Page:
Democratic Deficit in the European Union
- Christine NeuholdChristine NeuholdDepartment of Political Science, Maastricht University
The debate on whether or not the European Union (EU) is suffering from a democratic deficit is “crowded territory.” The debate is not only far-reaching but has evolved along with the transformation of the system of European governance. In the 1990s the “standard version of the democratic deficit” was developed. This drives on the observation that EU member states have transferred powers to the supranational construction of the EU and as such these powers escape national parliamentary control. The fact that the European Parliament was a rather weak institution is seen as to further aggravate the situation.
While this is, since the early 2000s, no longer seen as an adequate standard of comparison and indicator for the democratic quality of the EU, the EU democratic system is still seen to fall short on different accounts, for example when it comes both to participatory and representative democracy. This might come as a surprise, as the EU has undertaken a number of reforms especially since and by way of the Maastricht Treaty to make the EU more “democratic.” For example, the (indirect) involvement of national parliaments into EU policymaking was strengthened or the tool of the European Citizen Initiative (ECI) was introduced. As such, the debate on the democratic deficit is not only academic but takes place within the political arena. It is consequential by being mirrored in treaty changes and thus also functional.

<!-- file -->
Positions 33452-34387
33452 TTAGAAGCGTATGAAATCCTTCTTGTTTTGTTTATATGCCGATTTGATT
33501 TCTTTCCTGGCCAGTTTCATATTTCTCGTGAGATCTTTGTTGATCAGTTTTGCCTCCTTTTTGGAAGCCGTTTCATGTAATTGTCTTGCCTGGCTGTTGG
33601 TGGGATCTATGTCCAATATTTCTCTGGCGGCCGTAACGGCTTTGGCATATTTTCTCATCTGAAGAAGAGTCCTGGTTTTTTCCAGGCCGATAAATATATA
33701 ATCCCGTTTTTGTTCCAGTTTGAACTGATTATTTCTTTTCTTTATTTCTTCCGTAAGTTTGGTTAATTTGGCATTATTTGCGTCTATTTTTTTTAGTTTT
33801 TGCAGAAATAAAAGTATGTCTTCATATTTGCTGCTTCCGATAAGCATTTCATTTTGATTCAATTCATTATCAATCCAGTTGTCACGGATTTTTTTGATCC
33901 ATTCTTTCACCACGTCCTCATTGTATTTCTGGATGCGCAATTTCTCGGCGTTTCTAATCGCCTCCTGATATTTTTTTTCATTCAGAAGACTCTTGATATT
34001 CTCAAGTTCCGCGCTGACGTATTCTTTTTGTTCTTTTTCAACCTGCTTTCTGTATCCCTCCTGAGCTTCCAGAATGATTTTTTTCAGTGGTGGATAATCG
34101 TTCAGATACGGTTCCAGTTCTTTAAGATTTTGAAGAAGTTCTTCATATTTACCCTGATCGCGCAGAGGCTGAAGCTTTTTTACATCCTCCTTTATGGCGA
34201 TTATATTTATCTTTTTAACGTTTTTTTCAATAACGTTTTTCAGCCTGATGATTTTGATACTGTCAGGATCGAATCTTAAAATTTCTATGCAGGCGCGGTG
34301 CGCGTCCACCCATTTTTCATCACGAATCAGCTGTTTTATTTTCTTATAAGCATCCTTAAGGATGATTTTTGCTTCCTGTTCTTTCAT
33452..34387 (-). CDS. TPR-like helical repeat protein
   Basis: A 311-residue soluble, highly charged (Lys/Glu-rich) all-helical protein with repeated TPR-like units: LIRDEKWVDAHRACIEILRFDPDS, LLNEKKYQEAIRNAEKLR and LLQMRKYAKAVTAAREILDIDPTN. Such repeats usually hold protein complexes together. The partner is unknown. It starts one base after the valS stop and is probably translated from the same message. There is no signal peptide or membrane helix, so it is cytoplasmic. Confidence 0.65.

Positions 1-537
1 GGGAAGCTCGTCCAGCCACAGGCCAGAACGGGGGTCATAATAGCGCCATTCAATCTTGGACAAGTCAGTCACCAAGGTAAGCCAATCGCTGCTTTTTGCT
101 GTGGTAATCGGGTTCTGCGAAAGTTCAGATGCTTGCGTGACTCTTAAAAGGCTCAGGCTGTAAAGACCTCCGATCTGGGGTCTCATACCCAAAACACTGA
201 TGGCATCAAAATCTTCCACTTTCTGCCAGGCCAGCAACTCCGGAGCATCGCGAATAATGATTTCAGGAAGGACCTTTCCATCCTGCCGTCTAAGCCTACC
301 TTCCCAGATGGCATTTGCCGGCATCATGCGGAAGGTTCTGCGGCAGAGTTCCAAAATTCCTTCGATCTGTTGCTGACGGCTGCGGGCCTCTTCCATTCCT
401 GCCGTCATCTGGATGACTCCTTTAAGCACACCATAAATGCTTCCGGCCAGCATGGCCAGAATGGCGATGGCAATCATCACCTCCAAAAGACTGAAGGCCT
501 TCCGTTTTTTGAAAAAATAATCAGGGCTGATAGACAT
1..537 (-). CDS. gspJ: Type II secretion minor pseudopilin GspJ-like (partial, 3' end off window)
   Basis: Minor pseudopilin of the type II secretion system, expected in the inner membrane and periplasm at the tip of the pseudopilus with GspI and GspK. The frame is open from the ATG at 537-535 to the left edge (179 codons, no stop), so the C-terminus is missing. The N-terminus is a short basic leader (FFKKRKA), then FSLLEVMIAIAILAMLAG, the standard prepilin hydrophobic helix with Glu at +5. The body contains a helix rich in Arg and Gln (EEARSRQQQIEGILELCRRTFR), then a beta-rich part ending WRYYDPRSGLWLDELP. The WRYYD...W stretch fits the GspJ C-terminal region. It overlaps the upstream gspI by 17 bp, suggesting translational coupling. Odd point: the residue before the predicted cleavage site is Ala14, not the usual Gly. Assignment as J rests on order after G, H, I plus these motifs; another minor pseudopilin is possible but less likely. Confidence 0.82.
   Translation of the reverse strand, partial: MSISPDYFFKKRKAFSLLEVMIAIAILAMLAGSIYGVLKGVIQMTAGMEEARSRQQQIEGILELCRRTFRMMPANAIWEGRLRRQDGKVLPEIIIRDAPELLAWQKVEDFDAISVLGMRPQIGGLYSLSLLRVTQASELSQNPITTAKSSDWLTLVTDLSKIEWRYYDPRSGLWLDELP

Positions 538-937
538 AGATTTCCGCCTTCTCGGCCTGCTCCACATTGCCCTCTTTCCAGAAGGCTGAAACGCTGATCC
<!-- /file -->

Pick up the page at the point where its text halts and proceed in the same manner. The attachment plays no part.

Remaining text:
Overall these tools are seen to fall short however, at least so far. One reason seems to be expectation management. The terms used seem to be very “loaded”. For example, the notion is evoked that the Union is a representative democracy. Moreover piecemeal reform leads to different modes of representation. While some of these objectives have been achieved, for example, by providing access of certain groups to decision-making process, others are excluded, which can in fact exacerbate the democratic deficit. Overall the “traditional” debate on the democratic deficit has taken on a new quality: the context of emergence of the so-called illiberal democracies at the member state level.
It has been stated already almost 20 years ago that the EU will have to invent new forms of citizenship, representation, and decision-making if it is ever to democratize itself. It seems that the EU has tried to do so partially, but the use of far-reaching and normative notions and concepts is bound to fall short in a system that is in constant flux and very heterogeneous.